EFCC Recovers $3.1bn In 6 Months – Magu
The lawmaker, who spoke to select journalists in Abuja yesterday, also noted that the public need to understand that not all recovered property, cash or any other asset by the anti-graft agency are immediately forfeited to the government’s coffers as they remain exhibits until when a judicial pronouncement is made by the court.
Oladele pointed out that the often questioning of the agency’s modus operandi by politicians was just to cast aspersions on the integrity of the EFCC in its effort to rid the country of corruption.
“People just bring up questions to discredit and to reduce the credibility of the agency. So far, with an agency collecting $3.1 billion in less than six months, people should really give them a lot of accolades,” he said.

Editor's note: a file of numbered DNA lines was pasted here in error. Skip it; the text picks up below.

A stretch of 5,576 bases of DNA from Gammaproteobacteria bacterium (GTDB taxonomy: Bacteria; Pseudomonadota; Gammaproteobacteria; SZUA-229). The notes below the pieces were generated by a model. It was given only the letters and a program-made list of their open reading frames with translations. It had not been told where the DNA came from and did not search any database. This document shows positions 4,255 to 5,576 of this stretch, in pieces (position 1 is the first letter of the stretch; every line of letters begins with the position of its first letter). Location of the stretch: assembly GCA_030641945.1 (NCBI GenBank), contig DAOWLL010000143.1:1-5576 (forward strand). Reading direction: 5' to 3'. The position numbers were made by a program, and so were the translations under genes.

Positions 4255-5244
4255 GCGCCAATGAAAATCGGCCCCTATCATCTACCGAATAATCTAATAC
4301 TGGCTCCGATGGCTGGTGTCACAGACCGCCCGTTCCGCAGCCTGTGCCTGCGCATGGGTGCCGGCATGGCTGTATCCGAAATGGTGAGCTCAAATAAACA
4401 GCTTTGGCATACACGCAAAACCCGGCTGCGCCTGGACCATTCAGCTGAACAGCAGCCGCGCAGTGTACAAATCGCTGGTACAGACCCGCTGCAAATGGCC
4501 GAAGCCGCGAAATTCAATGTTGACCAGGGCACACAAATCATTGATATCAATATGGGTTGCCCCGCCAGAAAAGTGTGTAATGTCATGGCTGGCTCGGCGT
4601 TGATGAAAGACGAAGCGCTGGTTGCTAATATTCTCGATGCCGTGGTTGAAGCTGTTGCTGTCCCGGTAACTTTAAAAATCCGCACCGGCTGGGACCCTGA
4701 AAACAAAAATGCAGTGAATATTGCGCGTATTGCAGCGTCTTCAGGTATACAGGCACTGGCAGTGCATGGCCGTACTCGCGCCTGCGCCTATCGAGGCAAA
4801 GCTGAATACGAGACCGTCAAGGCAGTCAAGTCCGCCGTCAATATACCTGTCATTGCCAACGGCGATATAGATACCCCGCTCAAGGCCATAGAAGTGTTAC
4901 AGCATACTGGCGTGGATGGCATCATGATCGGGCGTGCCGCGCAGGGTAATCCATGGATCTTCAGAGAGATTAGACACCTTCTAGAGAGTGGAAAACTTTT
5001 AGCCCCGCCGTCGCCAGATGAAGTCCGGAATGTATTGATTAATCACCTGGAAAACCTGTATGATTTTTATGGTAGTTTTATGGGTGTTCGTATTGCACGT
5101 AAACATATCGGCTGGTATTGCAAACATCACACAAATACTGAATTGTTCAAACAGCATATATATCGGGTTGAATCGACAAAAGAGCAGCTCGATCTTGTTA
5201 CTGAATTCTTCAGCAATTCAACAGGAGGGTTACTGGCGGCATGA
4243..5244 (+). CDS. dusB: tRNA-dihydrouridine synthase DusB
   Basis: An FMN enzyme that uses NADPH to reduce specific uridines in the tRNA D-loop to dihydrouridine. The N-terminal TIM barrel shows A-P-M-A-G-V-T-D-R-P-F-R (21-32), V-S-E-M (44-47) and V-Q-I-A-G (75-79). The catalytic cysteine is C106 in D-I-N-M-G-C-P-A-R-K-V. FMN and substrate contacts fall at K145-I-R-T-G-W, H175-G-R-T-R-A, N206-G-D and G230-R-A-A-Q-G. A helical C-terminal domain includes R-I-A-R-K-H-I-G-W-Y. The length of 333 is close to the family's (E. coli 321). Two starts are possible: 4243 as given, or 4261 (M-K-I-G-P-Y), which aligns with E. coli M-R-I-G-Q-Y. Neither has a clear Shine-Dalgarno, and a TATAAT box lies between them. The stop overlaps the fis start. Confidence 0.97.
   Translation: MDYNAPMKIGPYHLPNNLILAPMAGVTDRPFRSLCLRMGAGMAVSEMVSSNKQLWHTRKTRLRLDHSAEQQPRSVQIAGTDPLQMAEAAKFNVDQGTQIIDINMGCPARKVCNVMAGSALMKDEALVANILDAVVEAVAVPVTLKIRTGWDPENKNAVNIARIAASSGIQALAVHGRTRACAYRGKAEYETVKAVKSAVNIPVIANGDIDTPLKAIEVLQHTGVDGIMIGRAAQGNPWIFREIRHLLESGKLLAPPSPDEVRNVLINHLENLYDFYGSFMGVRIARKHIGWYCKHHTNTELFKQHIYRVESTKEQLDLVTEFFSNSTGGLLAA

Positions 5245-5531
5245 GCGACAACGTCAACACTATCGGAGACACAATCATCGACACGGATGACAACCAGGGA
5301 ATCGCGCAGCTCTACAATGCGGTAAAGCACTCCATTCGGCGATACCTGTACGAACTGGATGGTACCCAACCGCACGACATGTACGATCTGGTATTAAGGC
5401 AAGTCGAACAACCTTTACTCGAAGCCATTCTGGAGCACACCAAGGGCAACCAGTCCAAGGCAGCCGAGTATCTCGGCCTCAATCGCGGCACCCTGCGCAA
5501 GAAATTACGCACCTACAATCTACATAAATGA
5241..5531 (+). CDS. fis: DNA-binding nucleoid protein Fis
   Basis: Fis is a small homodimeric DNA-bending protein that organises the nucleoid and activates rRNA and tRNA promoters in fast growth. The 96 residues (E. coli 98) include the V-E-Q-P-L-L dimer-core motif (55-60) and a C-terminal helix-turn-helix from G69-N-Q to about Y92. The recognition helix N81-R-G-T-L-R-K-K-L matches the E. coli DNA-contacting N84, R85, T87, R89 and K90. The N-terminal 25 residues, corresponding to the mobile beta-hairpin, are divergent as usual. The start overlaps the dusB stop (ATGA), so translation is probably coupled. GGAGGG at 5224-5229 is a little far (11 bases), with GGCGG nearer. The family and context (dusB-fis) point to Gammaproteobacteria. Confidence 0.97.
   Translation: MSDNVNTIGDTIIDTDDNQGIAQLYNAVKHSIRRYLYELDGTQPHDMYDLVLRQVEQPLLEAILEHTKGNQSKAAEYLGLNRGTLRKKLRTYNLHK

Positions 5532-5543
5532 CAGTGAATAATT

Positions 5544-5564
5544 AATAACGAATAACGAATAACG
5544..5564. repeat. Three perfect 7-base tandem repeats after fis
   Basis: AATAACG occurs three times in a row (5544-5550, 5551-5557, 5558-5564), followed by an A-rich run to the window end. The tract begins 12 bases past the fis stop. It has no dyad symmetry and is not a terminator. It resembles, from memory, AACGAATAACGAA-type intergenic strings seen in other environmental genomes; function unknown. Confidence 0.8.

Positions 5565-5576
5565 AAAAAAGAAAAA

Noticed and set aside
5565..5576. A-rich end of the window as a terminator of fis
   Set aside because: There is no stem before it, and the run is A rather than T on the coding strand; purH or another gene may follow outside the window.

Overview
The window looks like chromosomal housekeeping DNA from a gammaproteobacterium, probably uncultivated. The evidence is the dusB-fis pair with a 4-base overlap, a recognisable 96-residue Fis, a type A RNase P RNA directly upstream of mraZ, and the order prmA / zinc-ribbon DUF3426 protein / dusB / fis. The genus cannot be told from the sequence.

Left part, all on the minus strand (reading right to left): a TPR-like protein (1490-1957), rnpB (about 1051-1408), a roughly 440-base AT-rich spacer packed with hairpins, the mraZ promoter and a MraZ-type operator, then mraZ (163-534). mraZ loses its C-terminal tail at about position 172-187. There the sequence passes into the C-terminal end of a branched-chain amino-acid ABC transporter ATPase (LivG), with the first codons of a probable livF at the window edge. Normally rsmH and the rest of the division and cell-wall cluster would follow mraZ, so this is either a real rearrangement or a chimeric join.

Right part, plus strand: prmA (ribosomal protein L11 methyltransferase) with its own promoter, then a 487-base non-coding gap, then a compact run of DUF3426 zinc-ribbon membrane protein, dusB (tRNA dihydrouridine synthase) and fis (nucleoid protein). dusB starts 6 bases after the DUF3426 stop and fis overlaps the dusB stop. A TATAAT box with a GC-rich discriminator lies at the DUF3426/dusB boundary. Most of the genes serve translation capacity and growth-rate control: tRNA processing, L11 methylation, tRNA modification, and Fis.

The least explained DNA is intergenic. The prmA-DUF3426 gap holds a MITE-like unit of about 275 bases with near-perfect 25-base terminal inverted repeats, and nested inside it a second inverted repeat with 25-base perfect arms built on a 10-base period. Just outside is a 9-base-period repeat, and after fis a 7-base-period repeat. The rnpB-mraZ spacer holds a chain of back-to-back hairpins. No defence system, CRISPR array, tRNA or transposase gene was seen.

On the status of the recovered monies by the EFCC, Oladele said “When you talk of money being remitted to the national treasury, it is something you have to look at very well in a different perspective because when you collect money and unless somebody voluntarily says ‘this money is stolen’ and he is really giving it up, any money collected by EFCC, unless there is voluntary admission of guilt, is still regarded as an exhibit for the purpose of conviction.”
“So, EFCC cannot just collect money and begin to pay into national treasury. What if at the end of the day the person from whose hand they collected the money is acquitted? Who will pay back the money?” he added.
Oladele, however, said the agency operates a Recovery Account where the recovered funds are deposited to yield compound interest, noting that an accused will get his money back with accumulated interest in the event he or she is not convicted.